Rachel Mazza: I’ve never tried that before, I’ve never done that before. This is like the first time I’ve ever done it, and I get so much more done by taking weekends off. I always have like … a lot of times I’ll walk … like don’t just sit in front of the TV, but go walk, or read a book. It took me a while to figure out what to do with time off the first time.
Daryl Rosser: Yeah, I wouldn’t …
Rachel Mazza: Yeah, just go walk. You just have awesome ideas about your business and directions you want to take your business when you’re not working. Think of it, don’t you get awesome ideas when you’re in the shower or somewhere equally inconvenient?
Daryl Rosser: Yeah, when you’re not thinking about work.
Rachel Mazza: Exactly. At least try one day a week first.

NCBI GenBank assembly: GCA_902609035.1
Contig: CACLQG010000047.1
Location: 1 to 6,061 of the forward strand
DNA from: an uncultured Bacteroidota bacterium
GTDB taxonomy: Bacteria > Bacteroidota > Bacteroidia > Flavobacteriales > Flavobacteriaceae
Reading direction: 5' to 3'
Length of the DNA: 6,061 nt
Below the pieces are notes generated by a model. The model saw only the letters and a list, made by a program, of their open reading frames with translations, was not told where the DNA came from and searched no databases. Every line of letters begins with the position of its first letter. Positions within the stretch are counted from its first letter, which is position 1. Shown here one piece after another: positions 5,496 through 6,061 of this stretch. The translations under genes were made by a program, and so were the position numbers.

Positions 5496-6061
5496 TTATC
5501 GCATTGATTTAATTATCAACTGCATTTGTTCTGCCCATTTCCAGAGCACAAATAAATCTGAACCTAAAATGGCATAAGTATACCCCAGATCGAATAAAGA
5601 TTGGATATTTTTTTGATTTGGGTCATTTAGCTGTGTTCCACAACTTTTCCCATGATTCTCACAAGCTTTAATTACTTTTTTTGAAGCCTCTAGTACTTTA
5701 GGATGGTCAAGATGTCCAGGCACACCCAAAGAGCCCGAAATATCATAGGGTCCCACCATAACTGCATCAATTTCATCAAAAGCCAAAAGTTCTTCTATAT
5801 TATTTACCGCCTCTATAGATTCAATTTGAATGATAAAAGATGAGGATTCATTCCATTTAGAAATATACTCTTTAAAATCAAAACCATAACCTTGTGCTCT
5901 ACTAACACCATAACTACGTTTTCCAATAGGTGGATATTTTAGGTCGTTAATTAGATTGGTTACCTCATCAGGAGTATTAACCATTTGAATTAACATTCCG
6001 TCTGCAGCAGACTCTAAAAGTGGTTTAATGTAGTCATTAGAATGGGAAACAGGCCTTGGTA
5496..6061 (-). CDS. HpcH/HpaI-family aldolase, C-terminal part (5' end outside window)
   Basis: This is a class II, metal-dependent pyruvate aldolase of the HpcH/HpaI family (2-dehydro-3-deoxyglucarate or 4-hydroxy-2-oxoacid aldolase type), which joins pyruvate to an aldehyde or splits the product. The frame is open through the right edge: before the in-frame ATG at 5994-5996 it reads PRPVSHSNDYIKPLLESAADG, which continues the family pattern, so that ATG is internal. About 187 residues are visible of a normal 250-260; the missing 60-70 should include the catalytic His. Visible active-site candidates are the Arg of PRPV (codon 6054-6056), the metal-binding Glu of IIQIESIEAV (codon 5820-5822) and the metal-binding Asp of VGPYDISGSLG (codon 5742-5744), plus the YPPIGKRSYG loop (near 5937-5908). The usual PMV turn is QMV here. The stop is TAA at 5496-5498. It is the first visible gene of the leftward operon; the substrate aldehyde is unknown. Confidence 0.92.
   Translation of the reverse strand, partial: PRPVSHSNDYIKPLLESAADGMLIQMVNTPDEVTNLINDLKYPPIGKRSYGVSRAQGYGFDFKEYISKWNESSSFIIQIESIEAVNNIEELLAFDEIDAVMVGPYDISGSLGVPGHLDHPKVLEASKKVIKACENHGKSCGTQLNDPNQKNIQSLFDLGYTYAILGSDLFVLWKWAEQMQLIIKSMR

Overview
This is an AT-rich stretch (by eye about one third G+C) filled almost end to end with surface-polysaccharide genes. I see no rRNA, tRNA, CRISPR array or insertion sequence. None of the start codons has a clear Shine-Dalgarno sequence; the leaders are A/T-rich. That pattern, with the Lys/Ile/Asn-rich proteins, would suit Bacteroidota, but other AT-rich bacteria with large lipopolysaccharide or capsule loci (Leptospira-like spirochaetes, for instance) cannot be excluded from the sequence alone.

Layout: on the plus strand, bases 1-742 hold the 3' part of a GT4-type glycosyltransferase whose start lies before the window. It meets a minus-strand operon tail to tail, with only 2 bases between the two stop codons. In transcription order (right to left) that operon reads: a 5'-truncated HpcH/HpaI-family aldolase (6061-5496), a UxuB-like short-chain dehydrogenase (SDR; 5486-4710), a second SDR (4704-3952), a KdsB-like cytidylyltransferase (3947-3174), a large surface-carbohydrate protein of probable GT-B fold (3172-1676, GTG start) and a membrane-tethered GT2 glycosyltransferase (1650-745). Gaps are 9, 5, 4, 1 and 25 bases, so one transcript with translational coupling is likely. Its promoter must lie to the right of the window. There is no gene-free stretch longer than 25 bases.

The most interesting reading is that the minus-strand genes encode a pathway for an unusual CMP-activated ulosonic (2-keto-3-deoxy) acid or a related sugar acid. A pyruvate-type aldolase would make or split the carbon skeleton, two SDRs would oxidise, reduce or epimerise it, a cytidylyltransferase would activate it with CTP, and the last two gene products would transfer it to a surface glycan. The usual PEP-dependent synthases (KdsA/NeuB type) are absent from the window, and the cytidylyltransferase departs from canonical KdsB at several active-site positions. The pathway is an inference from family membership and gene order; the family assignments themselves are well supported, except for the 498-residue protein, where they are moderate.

Daryl Rosser: That’s a lot.
Rachel Mazza: You can be productive in other ways. What if you go exercise and go for a walk? One of my favorite things that I started with, because I felt guilty about taking time off, is doing activities that would still further my business, so going and socializing with people in my industry, or people that I could potentially do business with.
Then I still wasn’t … When I say, “Take time off,” I basically deep down I’m saying like, “Get off the computer. Just like don’t be on the computer.”
Daryl Rosser: Yeah, my idea of time off on the weekend is spend the weekend doing systems and stuff.
Rachel Mazza: Yeah. I do that, as well. I’ll sit down and write and plan. That’s okay, it’s okay for your brain to be doing stuff, but just try not to execute work, try to just let your brain do other stuff. It’s good.
Daryl Rosser: I’m actually gonna experiment-
Rachel Mazza: You should try it. You’ll like it.
Daryl Rosser: To try it, especially me.
Rachel Mazza: Come to the dark side of weekends.
Daryl Rosser: I’ll consider it.
Rachel Mazza: It can be like a social experiment. You can try it out.
Daryl Rosser: Yeah. Now everyone’s heard it, so they may make me do it.
Rachel Mazza: Exactly. Everyone, message Daryl on Saturday and be like, “Are you taking time off?” If you respond, then everyone will scold you.